For me, it’s hard to answer Alice’s final questions, because I don’t think that her idea is a political possibility in any way. Personally, I do not believe that ceding on second trimester abortions would allow us to strengthen access to first trimester procedures. In this case, I do believe in the “slippery slope,” and here’s why.
The slippery slope argument is an age-old political trope. It’s been used in a variety of ways to argue a variety of controversial issues. Sometimes, I feel like it’s a viable argument, like with abortion. Others, I think it’s a distraction and a stalling tactic, like with gay marriage. And the difference is that anti-abortion advocates are currently seeking to end all abortion forever. That is their stated goal. And they have admitted that each week banned, each forced ultrasound, is just one step closer in their long-term objective.
With the “slippery slope” argument used against gay marriage, that allowing same-sex couples to marry could lead to people marrying pets, no one is actually seeking to recognize bestiality. The stated goal of marriage equality is not to allow anyone to marry any object they choose to. The idea that same-sex couples are the same as someone who wants to marry animals is really just an ugly slur.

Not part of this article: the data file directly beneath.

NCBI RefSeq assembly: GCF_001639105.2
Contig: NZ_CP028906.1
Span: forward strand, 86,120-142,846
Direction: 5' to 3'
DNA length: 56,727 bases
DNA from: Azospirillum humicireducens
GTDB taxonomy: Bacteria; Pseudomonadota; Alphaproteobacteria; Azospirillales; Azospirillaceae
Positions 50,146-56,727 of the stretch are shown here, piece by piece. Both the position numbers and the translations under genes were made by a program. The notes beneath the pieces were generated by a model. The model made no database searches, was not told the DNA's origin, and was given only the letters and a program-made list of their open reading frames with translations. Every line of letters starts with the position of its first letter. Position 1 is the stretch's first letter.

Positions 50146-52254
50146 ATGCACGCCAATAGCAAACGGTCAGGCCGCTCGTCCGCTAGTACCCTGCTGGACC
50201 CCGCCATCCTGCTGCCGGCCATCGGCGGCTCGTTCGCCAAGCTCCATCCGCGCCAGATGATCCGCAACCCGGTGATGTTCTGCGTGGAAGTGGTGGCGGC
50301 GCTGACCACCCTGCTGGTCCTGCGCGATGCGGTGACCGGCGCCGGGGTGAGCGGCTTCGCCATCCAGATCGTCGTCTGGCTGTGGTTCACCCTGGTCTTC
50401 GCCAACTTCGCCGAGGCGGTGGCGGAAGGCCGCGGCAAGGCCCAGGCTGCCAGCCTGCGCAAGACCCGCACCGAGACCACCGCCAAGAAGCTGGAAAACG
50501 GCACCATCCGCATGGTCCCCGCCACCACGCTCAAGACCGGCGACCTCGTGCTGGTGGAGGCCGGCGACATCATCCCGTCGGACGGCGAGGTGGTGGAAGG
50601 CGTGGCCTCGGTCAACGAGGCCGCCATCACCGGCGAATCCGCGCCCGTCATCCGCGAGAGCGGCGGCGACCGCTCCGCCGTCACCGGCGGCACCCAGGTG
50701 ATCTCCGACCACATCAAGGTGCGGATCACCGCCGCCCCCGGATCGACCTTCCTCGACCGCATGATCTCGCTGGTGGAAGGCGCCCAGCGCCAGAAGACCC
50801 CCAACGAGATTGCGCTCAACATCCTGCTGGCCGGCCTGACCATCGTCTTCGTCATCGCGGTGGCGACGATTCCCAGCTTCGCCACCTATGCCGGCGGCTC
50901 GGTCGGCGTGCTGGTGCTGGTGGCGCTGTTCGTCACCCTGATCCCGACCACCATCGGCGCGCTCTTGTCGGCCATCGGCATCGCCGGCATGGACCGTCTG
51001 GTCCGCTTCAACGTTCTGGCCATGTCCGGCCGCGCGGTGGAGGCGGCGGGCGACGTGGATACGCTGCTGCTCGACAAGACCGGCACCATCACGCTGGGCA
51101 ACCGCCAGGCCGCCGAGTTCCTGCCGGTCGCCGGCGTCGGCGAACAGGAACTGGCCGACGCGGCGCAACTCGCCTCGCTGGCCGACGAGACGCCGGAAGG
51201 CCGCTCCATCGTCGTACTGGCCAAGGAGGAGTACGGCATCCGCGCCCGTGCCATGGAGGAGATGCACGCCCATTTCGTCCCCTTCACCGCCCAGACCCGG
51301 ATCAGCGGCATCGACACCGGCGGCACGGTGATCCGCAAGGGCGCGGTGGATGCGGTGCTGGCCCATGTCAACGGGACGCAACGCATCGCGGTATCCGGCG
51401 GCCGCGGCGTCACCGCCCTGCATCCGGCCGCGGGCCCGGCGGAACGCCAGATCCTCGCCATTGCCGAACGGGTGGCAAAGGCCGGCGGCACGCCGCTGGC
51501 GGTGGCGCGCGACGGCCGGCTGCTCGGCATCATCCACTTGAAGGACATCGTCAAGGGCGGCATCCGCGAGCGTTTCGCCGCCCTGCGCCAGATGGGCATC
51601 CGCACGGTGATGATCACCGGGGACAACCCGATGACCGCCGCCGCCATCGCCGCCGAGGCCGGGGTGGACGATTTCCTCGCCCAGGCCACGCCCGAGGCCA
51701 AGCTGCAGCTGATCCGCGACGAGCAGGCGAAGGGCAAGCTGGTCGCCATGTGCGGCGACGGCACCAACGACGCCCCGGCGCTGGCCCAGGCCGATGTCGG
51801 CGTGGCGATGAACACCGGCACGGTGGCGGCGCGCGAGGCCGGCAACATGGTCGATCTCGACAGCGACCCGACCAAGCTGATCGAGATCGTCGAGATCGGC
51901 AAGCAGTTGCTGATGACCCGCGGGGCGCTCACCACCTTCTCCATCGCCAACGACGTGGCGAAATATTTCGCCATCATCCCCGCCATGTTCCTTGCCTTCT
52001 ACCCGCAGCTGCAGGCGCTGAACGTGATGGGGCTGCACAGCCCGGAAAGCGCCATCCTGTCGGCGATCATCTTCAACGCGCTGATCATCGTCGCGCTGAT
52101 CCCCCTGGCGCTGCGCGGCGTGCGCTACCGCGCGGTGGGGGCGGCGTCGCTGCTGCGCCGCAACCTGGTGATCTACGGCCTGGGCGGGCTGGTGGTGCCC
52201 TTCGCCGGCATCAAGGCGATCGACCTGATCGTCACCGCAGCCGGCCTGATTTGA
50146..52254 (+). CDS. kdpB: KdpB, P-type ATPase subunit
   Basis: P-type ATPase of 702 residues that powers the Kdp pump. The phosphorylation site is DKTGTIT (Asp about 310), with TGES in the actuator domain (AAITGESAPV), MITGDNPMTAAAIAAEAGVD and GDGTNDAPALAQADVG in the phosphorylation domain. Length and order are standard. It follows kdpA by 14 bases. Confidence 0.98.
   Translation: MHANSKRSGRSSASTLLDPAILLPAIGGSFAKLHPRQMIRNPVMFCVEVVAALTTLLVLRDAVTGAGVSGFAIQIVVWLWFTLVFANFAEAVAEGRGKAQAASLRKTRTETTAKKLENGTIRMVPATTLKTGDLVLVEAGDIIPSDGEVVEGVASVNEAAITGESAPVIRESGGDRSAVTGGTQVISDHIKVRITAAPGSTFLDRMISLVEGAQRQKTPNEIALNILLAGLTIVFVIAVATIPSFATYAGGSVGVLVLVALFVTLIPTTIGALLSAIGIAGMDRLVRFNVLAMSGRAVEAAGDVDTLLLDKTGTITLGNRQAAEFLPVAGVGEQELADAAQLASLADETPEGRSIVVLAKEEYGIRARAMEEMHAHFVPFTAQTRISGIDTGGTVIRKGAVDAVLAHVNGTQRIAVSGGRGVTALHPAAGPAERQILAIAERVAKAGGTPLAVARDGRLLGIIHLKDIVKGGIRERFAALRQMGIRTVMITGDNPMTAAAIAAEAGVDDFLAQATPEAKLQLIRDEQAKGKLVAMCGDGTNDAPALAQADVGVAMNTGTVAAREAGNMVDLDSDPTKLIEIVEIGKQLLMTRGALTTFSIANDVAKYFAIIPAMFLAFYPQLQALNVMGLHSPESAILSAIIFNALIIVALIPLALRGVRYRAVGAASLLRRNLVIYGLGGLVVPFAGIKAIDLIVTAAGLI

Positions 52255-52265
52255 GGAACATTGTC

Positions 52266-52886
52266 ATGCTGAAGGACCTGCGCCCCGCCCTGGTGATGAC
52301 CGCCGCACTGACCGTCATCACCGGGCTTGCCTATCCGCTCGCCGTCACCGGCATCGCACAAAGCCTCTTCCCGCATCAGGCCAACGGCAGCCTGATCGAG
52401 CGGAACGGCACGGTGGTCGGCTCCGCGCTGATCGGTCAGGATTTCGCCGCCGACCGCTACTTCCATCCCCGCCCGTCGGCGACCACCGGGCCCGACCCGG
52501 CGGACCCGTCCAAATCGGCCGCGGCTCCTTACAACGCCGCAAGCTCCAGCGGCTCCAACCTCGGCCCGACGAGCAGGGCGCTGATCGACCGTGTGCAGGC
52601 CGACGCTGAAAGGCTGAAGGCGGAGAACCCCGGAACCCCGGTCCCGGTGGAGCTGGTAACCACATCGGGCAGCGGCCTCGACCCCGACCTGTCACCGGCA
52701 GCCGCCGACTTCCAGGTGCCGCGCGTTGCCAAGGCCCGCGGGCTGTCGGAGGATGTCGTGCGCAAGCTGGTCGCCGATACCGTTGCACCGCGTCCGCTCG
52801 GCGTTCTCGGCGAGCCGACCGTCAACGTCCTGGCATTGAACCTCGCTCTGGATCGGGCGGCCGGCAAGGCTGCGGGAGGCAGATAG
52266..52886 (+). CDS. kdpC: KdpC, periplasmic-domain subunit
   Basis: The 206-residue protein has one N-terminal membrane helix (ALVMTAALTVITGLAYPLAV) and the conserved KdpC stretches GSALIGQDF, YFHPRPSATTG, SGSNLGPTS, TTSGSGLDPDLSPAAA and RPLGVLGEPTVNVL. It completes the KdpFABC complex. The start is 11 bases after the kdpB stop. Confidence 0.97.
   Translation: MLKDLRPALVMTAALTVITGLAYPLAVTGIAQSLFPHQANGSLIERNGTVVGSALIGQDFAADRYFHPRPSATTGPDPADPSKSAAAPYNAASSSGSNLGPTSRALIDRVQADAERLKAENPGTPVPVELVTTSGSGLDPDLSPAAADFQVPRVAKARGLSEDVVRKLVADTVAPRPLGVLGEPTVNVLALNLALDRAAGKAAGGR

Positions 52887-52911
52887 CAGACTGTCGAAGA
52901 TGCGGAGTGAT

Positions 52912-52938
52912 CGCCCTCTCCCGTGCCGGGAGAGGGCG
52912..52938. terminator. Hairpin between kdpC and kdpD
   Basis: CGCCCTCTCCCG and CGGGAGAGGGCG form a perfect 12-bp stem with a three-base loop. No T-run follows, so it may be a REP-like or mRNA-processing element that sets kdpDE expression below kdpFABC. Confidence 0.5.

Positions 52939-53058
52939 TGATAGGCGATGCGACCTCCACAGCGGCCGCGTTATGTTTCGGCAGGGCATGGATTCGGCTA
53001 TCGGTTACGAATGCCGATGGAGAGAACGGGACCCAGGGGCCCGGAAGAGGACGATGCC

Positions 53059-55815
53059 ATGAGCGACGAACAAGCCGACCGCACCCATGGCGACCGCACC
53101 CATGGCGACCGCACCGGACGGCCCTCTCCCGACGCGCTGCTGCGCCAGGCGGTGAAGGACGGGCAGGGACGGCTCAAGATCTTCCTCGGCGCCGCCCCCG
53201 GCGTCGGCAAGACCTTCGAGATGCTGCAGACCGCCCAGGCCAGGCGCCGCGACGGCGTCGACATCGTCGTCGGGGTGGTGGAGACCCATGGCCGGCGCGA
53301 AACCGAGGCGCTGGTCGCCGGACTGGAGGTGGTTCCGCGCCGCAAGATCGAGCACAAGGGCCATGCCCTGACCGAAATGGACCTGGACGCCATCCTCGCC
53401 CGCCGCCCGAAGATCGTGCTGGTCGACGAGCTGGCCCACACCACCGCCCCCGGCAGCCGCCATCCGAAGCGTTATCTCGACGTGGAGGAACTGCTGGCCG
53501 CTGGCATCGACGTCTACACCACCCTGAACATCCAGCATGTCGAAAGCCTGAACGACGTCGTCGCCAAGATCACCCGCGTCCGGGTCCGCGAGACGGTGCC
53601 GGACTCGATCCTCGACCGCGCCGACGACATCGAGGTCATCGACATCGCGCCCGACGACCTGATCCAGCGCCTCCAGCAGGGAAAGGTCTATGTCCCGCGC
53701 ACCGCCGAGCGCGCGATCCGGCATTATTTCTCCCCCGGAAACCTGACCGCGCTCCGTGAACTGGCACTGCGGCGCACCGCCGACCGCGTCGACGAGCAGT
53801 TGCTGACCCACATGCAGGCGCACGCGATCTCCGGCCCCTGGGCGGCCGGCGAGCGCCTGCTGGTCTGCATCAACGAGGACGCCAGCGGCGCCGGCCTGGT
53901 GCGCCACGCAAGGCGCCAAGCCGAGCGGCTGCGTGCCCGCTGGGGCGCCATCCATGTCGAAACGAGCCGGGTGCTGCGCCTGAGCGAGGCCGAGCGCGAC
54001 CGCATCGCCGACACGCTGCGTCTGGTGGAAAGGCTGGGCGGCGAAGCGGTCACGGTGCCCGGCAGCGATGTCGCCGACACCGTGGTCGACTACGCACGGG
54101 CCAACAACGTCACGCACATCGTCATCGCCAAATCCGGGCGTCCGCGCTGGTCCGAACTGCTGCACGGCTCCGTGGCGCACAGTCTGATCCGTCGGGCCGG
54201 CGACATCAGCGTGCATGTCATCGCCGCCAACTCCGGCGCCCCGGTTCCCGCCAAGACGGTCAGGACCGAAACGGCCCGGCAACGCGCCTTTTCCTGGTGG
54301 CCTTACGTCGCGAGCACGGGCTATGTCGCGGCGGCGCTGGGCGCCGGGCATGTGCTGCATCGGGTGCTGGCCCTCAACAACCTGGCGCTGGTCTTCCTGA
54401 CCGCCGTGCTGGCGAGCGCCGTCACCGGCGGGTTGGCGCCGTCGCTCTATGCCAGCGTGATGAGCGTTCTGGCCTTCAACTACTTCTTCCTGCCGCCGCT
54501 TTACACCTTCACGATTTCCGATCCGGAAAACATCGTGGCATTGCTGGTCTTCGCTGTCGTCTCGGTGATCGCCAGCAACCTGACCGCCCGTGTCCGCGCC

But even outside of the slippery slope argument, I think there’s still a real issue of second trimester abortions and why we need to protect them. Many later abortions happen not because women are scared or can’t make up their minds, but as the result of DNA testing, fetal abnormalities, and concern for health of the mother. These emotionally-charged decisions that would-be parents are forced to make should not be subject to political posturing and government oversight. These often heart-wrenching choices should be made where all reproductive health choices should be made, between a woman, her partner and her doctor.
Let’s think about those 60% of women who had to delay their abortions because of access and cost issues. While it’s idyllic to think that ceding on second trimester abortions would allow us to help these women quicker, we simply have no guarantee that this would happen. Arkansas has demonstrated this impeccably by choosing to go after Planned Parenthood’s funding immediately after passing their 12-week ban. Anyone who helps women access abortions is seen as a threat. And those women who needed time to scrape together $500 on average for the procedure are definitely not the women that we want to see lose their access to this important right. A woman struggling to get $500 for a one-time procedure will have a much harder time struggling to pay for formula and daycare every week should she miss her opportunity to terminate her pregnancy.
I sincerely appreciate Alice’s willingness to really discuss and examine such a difficult and complicated issue. I think she is so correct that we need to be open and stop looking at everything as a simple “us vs. them” battle. However in this case, I think the very real desire to strip away all abortion rights does make it particularly hard for pro-choice advocates to cede their ground, even on the smaller issues.